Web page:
Computer Underground Digest Volume 2, Issue #2.01 (Aug 31, 1990)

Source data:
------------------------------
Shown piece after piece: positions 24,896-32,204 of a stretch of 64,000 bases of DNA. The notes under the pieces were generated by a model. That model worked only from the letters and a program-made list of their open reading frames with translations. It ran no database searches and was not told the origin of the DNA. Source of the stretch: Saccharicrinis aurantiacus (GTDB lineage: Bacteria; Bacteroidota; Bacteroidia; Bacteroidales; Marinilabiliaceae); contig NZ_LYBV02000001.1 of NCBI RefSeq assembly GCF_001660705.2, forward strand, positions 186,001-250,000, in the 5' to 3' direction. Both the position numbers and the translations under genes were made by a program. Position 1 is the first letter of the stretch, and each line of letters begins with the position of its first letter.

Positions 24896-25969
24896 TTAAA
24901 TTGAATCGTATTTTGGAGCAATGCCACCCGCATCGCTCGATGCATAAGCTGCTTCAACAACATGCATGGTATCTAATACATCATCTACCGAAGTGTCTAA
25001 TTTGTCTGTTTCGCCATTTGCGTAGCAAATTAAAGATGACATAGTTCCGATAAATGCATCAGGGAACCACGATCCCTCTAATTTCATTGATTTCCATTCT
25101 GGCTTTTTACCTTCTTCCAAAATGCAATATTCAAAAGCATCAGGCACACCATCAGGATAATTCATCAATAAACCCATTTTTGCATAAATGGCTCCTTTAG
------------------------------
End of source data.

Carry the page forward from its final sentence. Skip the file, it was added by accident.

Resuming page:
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**************************************************************************** >C O M P U T E R U N D E R G R O U N D< >D I G E S T< *** Volume 2, Issue #2.01 (Aug 31, 1990) ** **************************************************************************** MODERATORS: Jim Thomas / Gordon Meyer (TK0JUT2@NIU.bitnet) ARCHIVISTS: Bob Krause / Alex Smith USENET readers can currently receive CuD as alt.society.cu-digest. COMPUTER UNDERGROUND DIGEST is an open forum dedicated to sharing information among computerists and to the presentation and debate of diverse views. CuD material may be reprinted as long as the source is cited. It is assumed that non-personal mail to the moderators may be reprinted, unless otherwise specified. Readers are encouraged to submit reasoned articles relating to the Computer Underground. ++++++++++++++++++++++++++++++++++++++++++++++++++++++++++++++++++++ DISCLAIMER: The views represented herein do not necessarily represent the views of the moderators. Contributors assume all responsibility for assuring that articles submitted do not violate copyright protections. ++++++++++++++++++++++++++++++++++++++++++++++++++++++++++++++++++++ CONTENTS: File 1: Moderators' Corner File 2: Proposed changees in Computer Abuse Act (S.2476) File 3: CPSR Seeks FBI data on Bulletin Board Monitoring File 4: Computers, Social Responsibility, and Political Action File 5: Another experience with the SS File 6: CU in the News ++++++++++++++++++++++++++++++++++++++++++++++++++++++++++++++++++++ ---------------------------------------------------------------------- ******************************************************************** *** CuD #2.01, File 1 of 6: Moderator's corner *** ******************************************************************** Date: August 31, 1990 From: Moderators Subject: Moderators' Corner ++++++++++ In this file: 1) ERRATA (National Computer Security Conference) 2) LAW ENFORCEMENT POLICY OF "FORFEITURE DEALS" ++++++++++++++++++ Errata: National Computer Security Conference ++++++++++++++++++ In CuD 2.00, a typo occured indicating that "Dorothy Denning will present my paper on computer hackers." This *should have read* that Dorothy Denning will present *her* paper on computer hackers. We regret the error, even though it could have padded our vitas. ++++++++++++++++++++ Law Enforcement Forfeiture "Deals" ++++++++++++++++++++ The recent crackdowns by law enforcement on computer hackers raise serious questions about Constitutional protections in investigations. One of the most troublesome practices is that of confiscating all computer and in some cases non-computer equipment, including printers, telephone answering machines, cassette tapes, books, personal papers, and other articles totally unrelated to the alleged offense. Some of the victims of confiscations have neither been indicted nor are under suspicion for wrong-doing. Others alleged to have infringed on the law have lost material unrelated to the offense of which they are suspected. A troublesome practice seems to be emerging from the confiscations. The victims are offered a "deal" in which they must choose between having their equipment forfeited in exchange either for a guilty plea or the dropping of charges and suffering only a material loss, or fighting the charges and, even if innocent, running the risk of lengthy delays in the return of the equipment. For those whose livelihood is invested in the lost articles, this is not a pleasant choice. The costs of fighting charges, especially if one is innocent (and we still have a judicial system supposedly based on presumptive innocence), can far exceed the value of the equipment. Even if all charges are dropped in exchange for forfeiture, the result is punishment without trial. Law enforcement officials may argue that the choice is voluntary, but such a choice is coercive, and a coercive choice is not a voluntary choice. The irony of this new version of "Let's Make a Deal" is that those entrusted to protect the Constitution seem to be hell-bent on subverting it. The Fourth, Sixth, and Seventh Amendments guarantee protection of property against unreasonable seizure, and due process protections, including a trial. It seems that the "forfeiture deals" are justice at its worst, and the due process model of justice embodied by Constitution principles has broken down. Agents seem to be trying cases in the media with hyperbole, disinformation, and distortion, and are abusing their power and status to punish by forfeiture what they cannot punish in court. It's a no-win situation for victims, but even worse, it erodes respect for law and law enforcement by creating a new form of social control by police that has historically been the domain of the courts. To my mind, the forfeiture practice is an abuse of law and perhaps even borders on lawlessness. Jim Thomas ******************************************************************** >> END OF THIS FILE << *************************************************************************** ------------------------------ Date: August 15, 1990 From: Moderators Subject: Proposed changees in Computer Abuse Act (S.2476) ******************************************************************** *** CuD #2.01: File 2 of 6: Computer Abuse Act Amendment *** ******************************************************************** +++++++++++++++++++++++++ Proposed amendments in the computer abuse act, reported previously in CuD, do not seem to go far enough in removing the ambiguity from the language of the Act that currently gives broad powers to federal agents to target those they perceive as "dangerous" who in fact may not be. Following is the text of the revision. We invite responses (moderators). ++++++++++++++++++++++++ ******************************************************************* The following is the text of S.2476, a bill proposed to amend Title 18. For more information, contact: Committee on the Judiciary United States Senate Washington, DC 20510-6275 A summary of the changes follows the text of the bill. ******************************************************************* 101st CONGRESS 2D Session S.2476 To amend title 18 of the United States Code to clarify and expand legal prohibitions against computer abuse ------------------------------------ IN THE SENATE OF THE UNITED STATES April 19 (legislative day, April 18), 1990 Mr. Leahy (for himself, Mr. Humphrey, and Mr. Kohl) introduced the following bill; which was read twice and referred to the Committee on the Judiciary ------------------------------------ A BILL To amend title 18 of the United States Code to clarify and expand legal prohibitions against computer abuse. 1 Be it enacted by the Senate and House of Representa- 2 tives of the United States of America in Congress assembled, 3 SECTION 1. SHORT TITLE. 4 This Act may be cited as the "Computer Abuse Amend- 5 mends Act of 1990". 6 SEC.2. FINDINGS. 7 The Congress finds that-- 8 (1) the maintenance of the security and integrity 9 computer systems has become increasingly critical to 10 national security, interstate and foreign commerce, - 2 - 1 communications, education, science, and technology in 2 the United States; 3 (2) the deliberate abuse of computers and comput- 4 er systems to cause damage, disruption, and interfer- 5 ence with the efficient functioning of computer systems 6 has created significant problems for both government 7 and nongovernment computer systems, and such abuse 8 creates real and potential problems for national securi- 9 ty, commerce, business, science, and education, and 10 imposes significant burdens on interstate and foreign 11 commerce; 12 (3) in light of rapid developments in computer 13 technology, it is necessary to revise and clarify existing 14 Federal laws governing computer security and abuse to 15 assure that novel forms of serious computer abuse are 16 clearly prohibited; and 17 (4) it is the intent of this Act to exercise the full 18 scope of the powers of Congress under the Commerce 19 Clause of the United States Constitution to regulate 20 forms of computer abuse which arise in connection 21 with, and have a significant effect upon, interstate or 22 foreign commerce. - 3 - 1 SEC.3. AMENDMENTS TO THE COMPUTER FRAUD AND ABUSE 2 ACT. 3 (a) PROHIBITION.--Section 1030)(a)(5) of title 18, 4 United States Code, is amended to read as follows: 5 "(5)(A) through means of or in a manner affecting 6 a computer used in interstate commerce or communica- 7 tions, knowingly causes the transmission of a program, 8 information, code, or command to a computer or 9 a computer system if the person causing the transmission 10 intends that such program, information, code or 11 command will damage, disrupt, alter, destroy, or mis- 12 appropriate the functioning, use, programs, systems, 13 databases, or other information of or contained in the 14 affected computer or computer system and the trans- 15 mission of the harmful component of the program, 16 information, code, or command-- 17 "(i) occured without the knowledge and au- 18 thorization of the persons or entities who own or 19 are responsible for the computer system receiving 20 the program, information, code, or command; and 21 "(ii)(I) causes loss or damage to one or more 22 other persons of a value aggregating $1,000 or 23 more during any one-year period; or 24 "(II) modifies or impairs, or potentially modi- 25 fies or impairs, the medical examination, medical - 4 - 1 diagnosis, medical treatment, or medical care of 2 one or more individuals; or 3 "(B) through means of or in a manner affecting a 4 computer used in interstate commerce or communica- 5 tions, knowingly causes the transmission of a program, 6 information, code or command to a computer or com- 7 puter system if the person caused the transmission with 8 reckless disregard for whether the transmission will 9 damage, disrupt, alter, destroy or misappropriate the 10 functioning, use programs, systems, databases, or other 11 information of or contained in the affected computer or 12 computer system and the transmission of the harmful 13 component of the program, information, code, or com- 14 mand-- 15 "(i) occured without the knowledge and au- 16 thorization of the persons or entities who own or 17 are responsible for the computer system receiving 18 the program, information, code, or command; and 19 "(ii)(I) causes loss or damage to one or more 20 other persons of a value aggregating $1,000 or 21 more during any one-year period; or 22 "(II) modifies or impairs, or potentially modi- 23 fies or impairs, the medical examination, medical 24 diagnosis, medical treatment, or medical care of 25 one or more individuals; or". - 5 - 1 (b) PENALTY.--Section 1030(c) of title 18, United 2States Code is amended-- 3 (1) by striking "and" after the semicolon at the 4 end of paragraph (2)(B); 5 (2) in paragraph (3)(A) by inserting "(A)" after 6 "(a)(5)"; and 7 (3) in paragraph (3)(B) by striking the period at 8 the end thereof and inserting "; and"; and 9 (4) inserting at the end thereof the following: 10 "(4) a fine under this title or imprisonment for not 11 more than 1 year, or both, in the case of an offense 12 under subsection (a)(5)(B).". 13 (c) DEFINITION.--Section 1030(e) of title 18, United 14States Code, is amended-- 15 (1) in paragraph (6), by striking "and" after the 16 semicolon; 17 (2) in paragraph (7), by striking the period and in- 18 serting "; and"; 19 (3) by adding after paragraph (7) the following 20 new paragraph: 21 "(8) the term 'access' means-- 22 "(A) to gain access to the stored or displayed 23 information or to the functions of a computer or 24 computer system in such a way that infor- - 6 - 1 mation can be seen or otherwise deciphered or 2 such functions can be performed; or 3 "(B) to transmit, or cause the transmission 4 of, a program, information, code, or command to a 5 computer or computer system under circumstances 6 where the person causing the transmission in- 7 tends, or reasonably expects, that such program, 8 information, or command will significantly 9 damage, disrupt, alter, destroy, or misappropriate 10 the functioning, use, programs, systems, data- 11 bases, or other information of or contained in that 12 computer or computer systems, whether or not 13 the persons causing th transmission gains access 14 in the manner described in subparagraph (A).". 15 (d) CIVIL ACTION.--Section 1 3 of title 18, United 16 States Code, is amended by adding at the end thereof the 17 following new subsection: 18 "(g) Any person who suffers damage or loss by reason 19 of a violation of this section may maintain a civil action against 20 the violator to obtain compensatory damages and injunctive 21 relief or other equitable relief.". <> ******************************************************************** SUMMARY OF LEAHY/HUMPHREY COMPUTER ABUSE AMENDMENTS ACT OF 1990 (Provided by Senator Leahy's office) ******************************************************************** NEW CRIME Makes it a felony intentionally to cause harm to a computer or the information stored in it by transmitting a computer program or code (including computer viruses) without the knowledge and authorization of the person responsible for the computer attacked. Makes it a misdemeanor recklessly to cause harm to a computer or the information stored in it by transmitting a computer program or code (including computer viruses) without the knowledge and authorization of the person responsible for the computer attacked. JURISDICTION Covers harm to any computer or program that involves $1,000 worth of damage or tampering with medical records. PENALTY Find and/or imprisonment for up to five years for the felony. Fine and/or imprisonment for up to one yer for the misdemeanor. CIVIL CAUSE OF ACTION Creates a new, civil cause of action for those harmed by a violation of the Act for compensatory or injunctive relief. DEFINITION OF "ACCESS" Defines "access" -- a term used throughout the Computer Fraud and Abuse Ace -- to cover the remote transmission of a program to affect a computer or the information stored in it. ******************************************************************** >> END OF THIS FILE << *************************************************************************** ------------------------------ Date: July 24, 1990 From: Computer Professionals for Social Responsibility Subject: CPSR Seeks FBI data on Bulletin Board Monitoring ******************************************************************** *** CuD #2.01: File 3 of 6: CPSR Seeks FBI BBS monitoring data *** ******************************************************************** +++++++++++++ The following notice from CPSR is reprinted with permission. +++++++++++++ LAWSUIT SEEKS FBI RECORDS ON COMPUTER MONITORING Computer Professionals for Social Responsibility filed a lawsuit in Federal District Court today to obtain information from the FBI about the monitoring of computer bulletin boards. Marc Rotenberg, director of the CPSR Washington Office, said that the disclosure of the records would provide a starting point for an informed discussion about the proper scope of computer crime investigations. He said that the FBI's failure to respond to CPSR's original Freedom of Information Act request made the lawsuit necessary. A computer bulletin board is a publicly accessible computer system that is designed to promote the exchange of views and information. Computer bulletin boards are also used for confidential communications that are directed to one or more specific parties. The Freedom of Information Act provides a legal right for individuals to obtain records held by government agencies. Under the law, agencies are required to respond within ten working days. When agencies fail to respond within a reasonable period of time, requesters often begin legal proceedings to obtain the information. CPSR filed the original FOIA request in August, 1989. After a series of letters from CPSR to the FBI failed to produce a response, the FOIA request was considered at a Congressional hearing in February, 1990. A subsequent letter from the Treasury Department revealed that the Secret Service was in fact monitoring computer bulletin boards. The FBI's activities are still not known. The lawsuit comes at a time of growing concern over the conduct of computer crime investigations directed toward "computer hackers." In one case, charges were dropped against a newsletter publisher after claims that a confidential business document was disclosed turned out to be false. In another case a game manufacturer in Austin, Texas suffered substantial business losses after a Secret Service raid earlier this year, though no charges were ever brought against the owner or his company. The case is CPSR v. FBI. Civil Action No. 90-2096, U.S. District Court for the District of Columbia, August 28. For more information contact, the CPSR Washington Office, 1025 Connecticut Ave., NW, Suit 1015, Washington DC 20036 (202) 775-1588 or rotenberg@csli.stanford.edu. ******************************************************************** >> END OF THIS FILE << *************************************************************************** ------------------------------ Date: 19 August, 1990 From: Bob Gleason Subject: Computers, Social Responsibility, and Political Action ******************************************************************** *** CuD #2.01: File 4 of 6: Computers, Social Responsibility *** ******************************************************************** ++++++++++++++++++++++++++ In a recent discussion on The Well, there have been debates about how to respond to law enforcement attacks on "hackers." Topics incuded how to educate the public, whether it is better to use the metaphor of "war" or "peace" in responding, and how, in general, does one mobilize a large group to address what are perceived to be threats to civil liberties. George Gleason argues for conciliation, but recognizes that the resolution lies in the broader problem of public apathy and wider social issues. +++++++++++++++++++++++++++++++ Twenty-five percent of Americans own personal computers. It is most likely that these individuals come almost entirely from the more privileged half of society. Most of the people who use computers do so in routine capacities such as clerical jobs or academic writing. Awareness of the political and personal empowerment possibilities of the computer, is limited to a small subculture, many of whose members are concentrated in the Bay Area and the urban Northeast. The fine points on which our arguments rest lie outside of the experience of most of the population. We are talking about specialised knowledge, and even though it has broad implications, it is difficult to understand without at least a certain familiarity with some of this specialised knowlede base. The position is similar to that of geneticists engaged in engineering microbes to alter plant behavior, and faced with public opposition to improbable consequences of their work. The other face of the debate over "elitism" rests on the contents of my statement, to which I next turn. Here we see a mainstream culture which is engaged in behavior that is ecologically and in other ways non-sustainable. We also see a vast scale of aacquiescence in a political agenda of creeping authoritarianism. We also see the continuation of cultural norms that support greed and self-centeredness to the exclusion of other values. A person can take an attitude of support for these cultural norms, or of mere acceptance of them, or of opposition to them. Those who support can be seen as doing so out of commitment to either an actual or potential benefit they may realize from their position: for instance a high-paying job in the military-industrial bureaucracy, or the symbolic identification with nationalistic themes, etc. More typical, and in fact the large majority by most measures, is a mood of acquiescence, plus or minus some grumbling. My argument is based on the position that acquiescence is nearly as problematic as active malice, and that acquiescence represents the utter abdication of personal responsibility for ethical choice. Now for any given individual, one or more of the following can be true: -He or she is being manipulated by the media or other large institutions. -He or she is more interested in personal gain than in public issues which involve consequences to others. -He or she is under sufficient pressure of circumstance as to have no opportunity to engage in various acts of personal liberation, public opposition, or even basic creativity. (For example, parenthood plus a full-time job). In the last case we can see at minimum the decision that the status quo is better than taking a chance on the unknown. Whether this decision is "right" or "wrong" isn't up to me. The question I have to raise though is, "How bad do things have to get before people rise up?" The extreme case can be seen in the black community: economic oppression, the destruction of an entire generation by drugs, poverty, violence, etc. One wonders why the signs of collective outrage have not become more evident in that community: the history of the political repression in the 60s supplies part of the answer. However, most people in the mainstream aren't under that kind of extreme pressure of circumstances. For them, acquiescence is either a matter of being manipulated or being selfish. Are we going to say that the public are brainwashed? Does this imply that we ourselves are relatively free of brainwashing? That would be awfully elitist, wouldn't it?; and as well, would create a mass "victim" role. If we truly believe that brainwashing by TV and so on is the cause of the predicament, we are left facing a force that is so powerful as to be unstoppable: How can our calls to freedom and lofty ideals ever begin to compete with the pleasures of the shopping mall and consumption lifestyle? How can our press conferences and pamphlets be heard and seen above the din of commercial jingles and junk mail? What have we to offer that can satisfy basic needs and desires? A meager existence in cramped housing and on a hippie diet, made tolerable by an ethic of sustainability? There is no substantial alternative economy anywhere in view. Our alternative culture is either barely able to survive or supported by rare cases of vast success whose effects even so are not able to build a truly large-scale example which can become self-supporting. Instead, are we going to say that the public are acting selfishly? That would cast the majority in a moderate version of the role of "Good Germans." Instead of an absence of insight and will, there would be an absence of ethics and basic compassion. The result of this is even more dire: it is not that people don't know what they want, it's that they want more or less what they're getting, *including* the consequences of intolerance and repression and injustice. In that case, what alternative have we to offer? Simulations of public executions, to stem the desire for the real thing? Simulations of other forms of evil, which serve to disguise good done in secret? That appears rather Machiavellian. Or instead should we fold inwardly and hide from the rising tide? A limited escape if that. Sixty percent of the public don't vote. Sixty five percent of people under 35 years of age don't read newspapers or watch broadcast news (source Newsweek poll a few weeks ago). When "don't know" is compounded with "don't care," we are in deep shit. Fact is, I believe that there may be some way out. As Huxley said, "Nothing less than everything is truly sufficient." It does cause me much despair to see that the vast majority of our resources are committed to fighting a holding action where success is measured in the absence of defeat. I believe that a key element in the overall solution needs to take the form of cohesive examples of alternative economic and cultural entities. Integral neighborhoods, intentional communities (not the same as "hippie communes" thank you), cooperative enterprises; generating a sustainable *and* prosperous way of living by higher ideals and deeply considered values. Not isolated on little islands, but integrated with the overall economic and cultural sphere while retaining distinct identity. And of course, publicized as such, to provide accessible models from which to proceed further. . . . We all have our cynical moods. Contemplating the overall scale of the predicament of what used to be called "civilization," is frightening and can as easily give rise to despair as it does inspiration and hope for change. I think one thing we all share here is a commitment to creating a better world in many ways. Argument and debate are valuable ways of clarifying views and reaching a more cohesive synthesis. My cause of despair is that a huge amount of talent and energy and resources are going into what is basically the equivalent of defence expenditures. On very many fronts. Realistically I'd like to suggest a concentration of political effort in one specific geographic area, to create and maintain an area which is conducive toward the creation of real alternative institutions of all kinds. From a strong and solid base like that, we can move outward and affect other areas. There are plenty of other ways to get at an agenda that actually moves forward instead of fighting defensively. I think the people who talk in terms of educating our opponents are on the right track: not us/them, but "all of us," and solving problems together. "Nothing less than everything is truly sufficient," isn't a cry of despair but an affirmation of the need for everyone to play whatever part their conscience moves them toward. Forward! *************** ******************************************************************** >> END OF THIS FILE << *************************************************************************** ------------------------------ Subject: Another experience with the SS From: Anonymous, somewhere in Texas Date: Tue, 28 Aug 90 21:14:19 CDT ******************************************************************** *** CuD #2.01: File 5 of 6: Another Experience with the SS *** ******************************************************************** ++++++++++++++++++++++++++++++++++ {The moderators deleted the identity of the following article's author because of legitimate concerns for his welfare. He is considered by those familiar with his situation to be another victim of recent SS activity, and the need to conceal his identity further illustrates the chilling effect on freedom of speech that the SS has created--moderators.} +++++++++++++++++++++++++++++++++++++++++ I just remembered a Texas tie-in to the LOD name. I found this in Mike Cochran's book "And deliver us from evil," from Texas Monthly Press. In the concluding essay, he wrote, And, if there was a roll call for bizarre Texas crime, it surely would include: [ (accounts of mayhem removed) -- The Legion of Doom, an up-scale group of student vigilantes who used dead cats, car bombs, and other forms of intimidation to shape up the riffraff at Fort Worth's Paschal High. Their misguided crusade got them in a heap of trouble, but they all escaped jail. Speaking of reading... I re-read CUD 1.18 today. There are parts of John R. Simpson's response to Representative Don Edwards' FOI inquiry that, ahem, do not compute. Like this: "We do not keep records of the bulletin boards which we have monitored but we can provide information concerning a particular board if we are given the name of the board." Well, maybe they'd go check the board out again. But, as "records of the bulletin boards which we have monitored" may include communications program dialing directories and call logs, as well as telephone records of outgoing calls, I know that what Simpson has said isn't true. Let's see what's on those disks and phone bills, Uncle Sam! But the real corker is: "No, the U.S. Secret Service has not created a computer bulletin board nor a network which was offered to members of the public. We have created an undercover bulletin board which was offered to a select number of individuals who had demonstrated an interest in conducting criminal activities. This was done with the guidance of the U.S. Attorney's Office and was consistent with the Electronic Communications Privacy Act." When I was interviewed by the Secret Service in early 1990, SS Agent Timothy Foley discussed the UNIX system known as "attctc", formerly called "killer." Agent Foley discussed the status of jolnet and attctc, claiming that "I own jolnet" and "I own attctc." He also asked me why I thought AT&T would fund attctc. His answer to his own question was that attctc existed "for the "for the purpose of monitoring the hacker community." When it was still running, attctc was once referred to as "the largest mail hub in the Southwest." Did AT&T provide Secret Service agents with access to attctc? I had this view of attctc as a kink in the image of AT&T as an all-devouring monopoly, and approved of it as good for the image of AT&T. But if it was a listening post, well, I take it all back. It was >very< available to the public. What role did Uncle Sam and the Secret Service have in the management, funding and operation of attctc? ******************************************************************** >> END OF THIS FILE << *************************************************************************** ------------------------------ Date: August 30, 1990 From: Subject: CU in the News ******************************************************************** *** CuD #2.01: File 6 of 6: The CU in the News *** ******************************************************************** Source: Computerworld, Aug. 27, 1990, pg. 6, News Shorts "NSA Denise Killing Security Center" The National Security Agency (NSA) last week denied a published account that said the agency is dismantling its National Computer Security Center, a semipublic unit of the supersecret agency that was established by the U.S. Department of Defense in 1982 to evaluate and certify the security, or levels of trust, of computer systems. A spokeswoman for NSA said the center is being restructured to align its activities more closely with NSA's communications security work. The move was prompted by the blurring of distinction between telecommunications and computer systems, she said. Patrick Gallagher will remain director of the center, and the center will continue to meet its commitments to industry for product evaluation and certification, the spokeswoman said. ************************************************************ Source: Computerworld, Aug 20, 1990, p. 74: "Bozhe Moy! Hackers and viruses already plague Soviets" There have already been computer crimes and virus attacks in the USSR. Over the last several years, the number of incidents has appeared to increase along with other forms of crime. One of the earliest cases of a computer virus in the USSR occurred in 1988 when an unidentified programmer at the Gorky Automobile Works on the Volga River was charged with deliberately using a virus to shut down an assembly line in a dispute over work conditions. The man was convicted under Article 206, the so-called hooliganism law, which provides for a jail term of up to six years for "violating public order in a coarse manner and expressing a clear disrespect toward society." The comments about viruses heard at a number of meetings are worth reporting:"We are ready to meet the problem." (Moscow State University); "Viruses come from international exchanges but some day soon come from here." (National Academy of Economics); "The USSR recently joined Interpol. A requirement of that organization is that member states' police departments must ensure date security. The result has been that the police management has now become sensitized to that issue." (National Academy of Economics); "On the physical side [of security], we close what needs to be closed. Some say that only a sentry will be sufficient." (A Soviet bank security official); "How have we responded to viruses? Up until now we suffer." (Institute for Information Problems in the Information Sciences Department of the Academy of Sciences of the USSR). According to various Westerners, pirated software is all over the USSR, and the Soviets often get hit with viruses when they buy these "forbidden fruits" via the Hong Kong or Swiss connections. A number of the 70 known Bulgarian viruses also appear to be prevalent, along with two Soviet strains: Victor and a variant of the Vienna virus. According to Aryeh Goretsky at McAffee Associates, a computer security firm, other viruses that have been confirmed by Soviet and Eastern European antiviral programmers include the following: Yankee Doodle, Vacsina, Microsoft88 (534), Sunday, Amstrad or Pixel, Disk Killer 170X, Stoned, Ping Pong, Vienna, Jerusalem, Friday the 13th COM, Pakistani Brain, Disk Killer and W-13. Programs available to combat viruses are Aidstest by Lozynky and Anti-Kot and Anti-Kor by Kotik. Some Western antivirus programs and some homegrown versions were also found at various Soviet sites. It is noteworthy that viruses are increasing, even though a form of data security exists in the Soviet Union. This security is of the most basic type: It is largely composed of guards and locked doors restricting access to computer rooms. Other simple measures are used, such as limiting links between computers and systems and access controls to files. These measures are far from adequate,however, given the pressure to acquire and distribute microcomputers and to establish networks. What makes the situation worse is the lack of trained data security personnel, data security standards and tools, data security supports and, in some instances (but not in others), lack of knowledge of security techniques beyond basic approaches. Sadly, it appears certain that there will be an onslaught of computer crimes and virus attacks in the near future. If (and when) perestroika can lead to computer linkages of even a minimal sort, the types of crime and abuse problems that have become part of life in the West will be found in the USSR. A mixture of homegrown hackers, outsiders and even some business managers will create what could be a very fearful situation for the Soviet authorities. How they will respond to this challenge is, to a large degree, based on what authority will be functioning in the near future. Decisions about what information to protect and how to do it are not being developed in the USSR today. Unfortunately, it appears that these decisions will be put off there as they were in the U.S. for too long. Soviet computerists, both in state enterprises and the fledgling private sector, can learn about information security from U.S. experiences. The main issue is to try to be like us while avoiding the many problems (including security problems) that we developed in association with computerization. -Sanford Sherizen ******************************************************************** Source: Computerworld, August 20, 1990, pg. 102, Inside Lines: When a young computer hacker broke into an unclassified computer at the Pentagon last November, the U.S. Air Force was quick to draw a bead on him. The Air Force's Office of Special Investigations (OSI) is the only federal agency with a full-time staff of computer crime investigators, according to the OSI. There are 14 Air Force computer crime cops stationed at air bases around the world. The group was instrumental in tracking down the Hannover hacker, profiled in _The Cuckoo's Egg_ by Clifford Stoll. Talk with Soviet users From Computerworld, August 20, 1990, pg. 74, no author. Network connections to and from the USSR are few but growing all the time. Some of the choices include a bulletin board that provides electronic mail and teleconferencing with Soviet computer users called the San Francisco/ Moscow Teleport located at 3278 Sacramento St., San Francisco, Calif. 94115 (415) 931-8500. Another connection is through Peacenet via Jeff Sears, (415) 923-0900. A Russian text processing mailing list, Rustex-L, is also available. It is administered by Dimitri Vulius, Department of Mathematics, City University of New York Graduate Center, who can be contacted at DLV%CUNYVMS1.BITNET@cunyvm.cuny.edu. An excellent overview of Soviet technological growth is provided in a book entitled _Chip in the Curtain: Computer Technology in the Soviet Union_ by David A. Wellman, Washington, D.C., National Defense University Press, 1989. (202) 475-0948. From Computerworld, August 20, 1990, pg. 74, no author. ******************************************************************** ------------------------------ **END OF CuD #2.01** ********************************************************************